Paulson Park at Citi Field

CITI-FIELD.jpg
Daniel Gross, the Moneybox columnist for Slate, business columnist for Newsweek, and author of Pop! Why Bubbles Are Great for the Economy questions the wisdom of stadium naming rights in this time of publicly funded bank bailouts.

Citi Field is also a tough one. In 2006, Citi signed a $400 million, 20-year deal to name the Mets’ new stadium after the company. It’s hard to walk away from signed contracts. And if Citi manages to stick around for the next 20 years, this could turn out to be a very good deal. The company’s name will be mentioned millions of times in a range of media—online, television, radio, newspapers—over the next two decades. As a gesture to the company’s new partial owners, perhaps there could be some tweaks: Paulson Park at Citi Field or the Ben Bernanke Bullpen. And, of course, the field’s tarp can just be called the TARP.

FacebookTwitterGoogle+PinterestLinkedInRedditStumbleUponEmailDiggShare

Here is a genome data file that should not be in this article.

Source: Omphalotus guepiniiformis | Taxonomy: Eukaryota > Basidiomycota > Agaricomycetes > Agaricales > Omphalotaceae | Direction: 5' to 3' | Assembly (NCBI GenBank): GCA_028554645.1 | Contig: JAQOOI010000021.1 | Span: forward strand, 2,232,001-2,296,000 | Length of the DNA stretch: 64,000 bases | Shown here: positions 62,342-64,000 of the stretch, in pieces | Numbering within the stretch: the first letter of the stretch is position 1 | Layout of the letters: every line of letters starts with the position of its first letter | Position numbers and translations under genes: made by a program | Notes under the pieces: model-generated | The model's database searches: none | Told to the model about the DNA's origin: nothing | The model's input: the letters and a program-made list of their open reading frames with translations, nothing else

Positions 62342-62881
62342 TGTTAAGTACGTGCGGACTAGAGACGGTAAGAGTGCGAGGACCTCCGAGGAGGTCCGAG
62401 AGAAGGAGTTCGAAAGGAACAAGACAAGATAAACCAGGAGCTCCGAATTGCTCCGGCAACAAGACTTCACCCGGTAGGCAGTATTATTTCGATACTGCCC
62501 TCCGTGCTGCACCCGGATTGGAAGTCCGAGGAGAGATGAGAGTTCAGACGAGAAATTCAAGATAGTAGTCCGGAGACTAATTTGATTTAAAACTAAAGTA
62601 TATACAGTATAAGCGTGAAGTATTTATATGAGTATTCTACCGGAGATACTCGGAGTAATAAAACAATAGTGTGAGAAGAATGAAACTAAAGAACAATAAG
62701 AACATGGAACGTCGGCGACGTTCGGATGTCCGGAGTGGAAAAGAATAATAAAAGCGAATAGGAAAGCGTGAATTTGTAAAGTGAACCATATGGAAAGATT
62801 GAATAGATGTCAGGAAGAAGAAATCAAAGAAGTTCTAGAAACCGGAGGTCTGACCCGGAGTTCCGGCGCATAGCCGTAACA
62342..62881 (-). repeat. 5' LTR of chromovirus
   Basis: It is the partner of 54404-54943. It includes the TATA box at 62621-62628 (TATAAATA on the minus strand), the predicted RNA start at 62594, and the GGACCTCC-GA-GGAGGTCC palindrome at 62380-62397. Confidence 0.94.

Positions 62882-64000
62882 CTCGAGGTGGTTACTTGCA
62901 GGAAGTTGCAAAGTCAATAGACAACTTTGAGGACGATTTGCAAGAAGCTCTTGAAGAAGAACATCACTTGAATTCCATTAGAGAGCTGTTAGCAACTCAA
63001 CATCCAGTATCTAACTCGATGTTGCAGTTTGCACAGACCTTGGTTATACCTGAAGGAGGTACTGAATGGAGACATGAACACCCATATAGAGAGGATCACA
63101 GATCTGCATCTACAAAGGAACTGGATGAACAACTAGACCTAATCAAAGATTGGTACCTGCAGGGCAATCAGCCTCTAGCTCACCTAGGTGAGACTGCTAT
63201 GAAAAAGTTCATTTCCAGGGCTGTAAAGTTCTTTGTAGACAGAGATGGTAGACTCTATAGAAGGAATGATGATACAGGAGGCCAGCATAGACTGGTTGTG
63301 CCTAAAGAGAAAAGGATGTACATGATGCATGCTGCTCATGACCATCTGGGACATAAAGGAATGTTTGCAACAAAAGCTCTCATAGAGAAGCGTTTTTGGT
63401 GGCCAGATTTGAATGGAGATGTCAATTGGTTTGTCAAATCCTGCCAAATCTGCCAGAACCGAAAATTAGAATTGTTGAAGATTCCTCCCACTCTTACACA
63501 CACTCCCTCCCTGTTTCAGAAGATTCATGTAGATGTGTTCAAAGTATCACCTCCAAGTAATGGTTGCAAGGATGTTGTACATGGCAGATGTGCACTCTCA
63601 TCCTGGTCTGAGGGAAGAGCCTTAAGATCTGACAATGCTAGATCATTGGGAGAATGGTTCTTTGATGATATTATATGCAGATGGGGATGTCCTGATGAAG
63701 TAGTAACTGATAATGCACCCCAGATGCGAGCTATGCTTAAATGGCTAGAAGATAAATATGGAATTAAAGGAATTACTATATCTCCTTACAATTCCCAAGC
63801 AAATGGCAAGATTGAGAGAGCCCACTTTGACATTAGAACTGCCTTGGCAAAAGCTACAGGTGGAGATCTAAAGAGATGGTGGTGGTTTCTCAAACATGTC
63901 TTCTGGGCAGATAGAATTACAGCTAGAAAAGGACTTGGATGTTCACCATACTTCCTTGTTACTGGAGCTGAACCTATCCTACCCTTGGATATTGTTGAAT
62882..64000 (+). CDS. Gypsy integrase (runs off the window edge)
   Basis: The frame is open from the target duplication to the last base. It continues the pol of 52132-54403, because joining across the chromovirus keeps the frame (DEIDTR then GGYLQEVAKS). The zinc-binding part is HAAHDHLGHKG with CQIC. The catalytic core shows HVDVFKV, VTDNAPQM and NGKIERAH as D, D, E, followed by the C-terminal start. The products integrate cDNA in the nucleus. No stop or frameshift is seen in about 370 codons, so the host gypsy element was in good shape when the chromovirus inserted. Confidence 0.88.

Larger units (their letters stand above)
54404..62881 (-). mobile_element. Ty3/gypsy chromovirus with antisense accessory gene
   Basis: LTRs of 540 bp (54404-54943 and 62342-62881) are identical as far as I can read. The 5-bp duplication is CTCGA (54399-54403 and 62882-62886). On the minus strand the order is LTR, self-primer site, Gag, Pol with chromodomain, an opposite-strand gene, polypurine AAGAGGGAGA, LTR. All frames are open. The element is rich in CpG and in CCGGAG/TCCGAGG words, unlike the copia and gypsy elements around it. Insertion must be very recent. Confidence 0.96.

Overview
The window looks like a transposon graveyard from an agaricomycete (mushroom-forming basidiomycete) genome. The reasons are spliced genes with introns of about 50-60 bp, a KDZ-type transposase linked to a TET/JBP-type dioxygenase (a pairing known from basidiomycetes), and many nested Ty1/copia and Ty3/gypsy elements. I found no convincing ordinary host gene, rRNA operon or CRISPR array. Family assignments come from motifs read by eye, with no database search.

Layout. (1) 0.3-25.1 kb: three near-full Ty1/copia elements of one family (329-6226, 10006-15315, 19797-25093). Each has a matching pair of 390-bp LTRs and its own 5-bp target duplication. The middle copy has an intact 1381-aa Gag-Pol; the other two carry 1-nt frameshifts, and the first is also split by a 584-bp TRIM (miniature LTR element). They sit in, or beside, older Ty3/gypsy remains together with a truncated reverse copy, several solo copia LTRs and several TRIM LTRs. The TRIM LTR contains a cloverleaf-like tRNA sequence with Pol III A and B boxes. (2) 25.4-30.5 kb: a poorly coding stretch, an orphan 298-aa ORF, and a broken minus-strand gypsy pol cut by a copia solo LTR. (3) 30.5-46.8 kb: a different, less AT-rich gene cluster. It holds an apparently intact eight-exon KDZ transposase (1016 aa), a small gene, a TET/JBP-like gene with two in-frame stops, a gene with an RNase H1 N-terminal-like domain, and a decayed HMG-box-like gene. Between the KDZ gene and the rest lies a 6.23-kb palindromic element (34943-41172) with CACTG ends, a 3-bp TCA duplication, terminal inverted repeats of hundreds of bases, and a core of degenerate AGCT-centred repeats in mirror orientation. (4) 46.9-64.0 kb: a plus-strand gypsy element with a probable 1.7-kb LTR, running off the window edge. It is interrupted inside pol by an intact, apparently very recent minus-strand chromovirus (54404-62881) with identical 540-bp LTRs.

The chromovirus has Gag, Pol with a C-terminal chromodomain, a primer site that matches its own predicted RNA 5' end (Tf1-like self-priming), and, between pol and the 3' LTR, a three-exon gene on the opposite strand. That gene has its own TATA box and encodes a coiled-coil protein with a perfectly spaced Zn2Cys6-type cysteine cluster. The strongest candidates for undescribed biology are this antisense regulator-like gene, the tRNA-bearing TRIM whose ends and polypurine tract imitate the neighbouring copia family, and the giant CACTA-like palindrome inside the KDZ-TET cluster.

About David Burn

Native Nebraskan in the Pacific Northwest. Chief Storyteller at Bonehook, a guide service and bait shop for brands. Co-founder and editor of AdPulp. Contributor to The Content Strategist. Doer of the things written about herein.

  • Stu Sutcliffe

    Like the sound of Bailout Park myself. Brought to you by the tax payers of the good old U.S.A.

  • wade

    Yes, and by the way Citi, about that taxpayer-backed loan you’re getting? Yeah. Your interest rate will be jumping up to around 25%. Plus a resturcturing penalty of course. And any applicable late payment fees, of course. It’s all in the fine print of the agreement you’ll be signing.
    Or would be, if there were any justice.

  • http://ahmnodtheare.wordpress.com Ahmnodt Heare

    There’s always “Federal Reserve Field”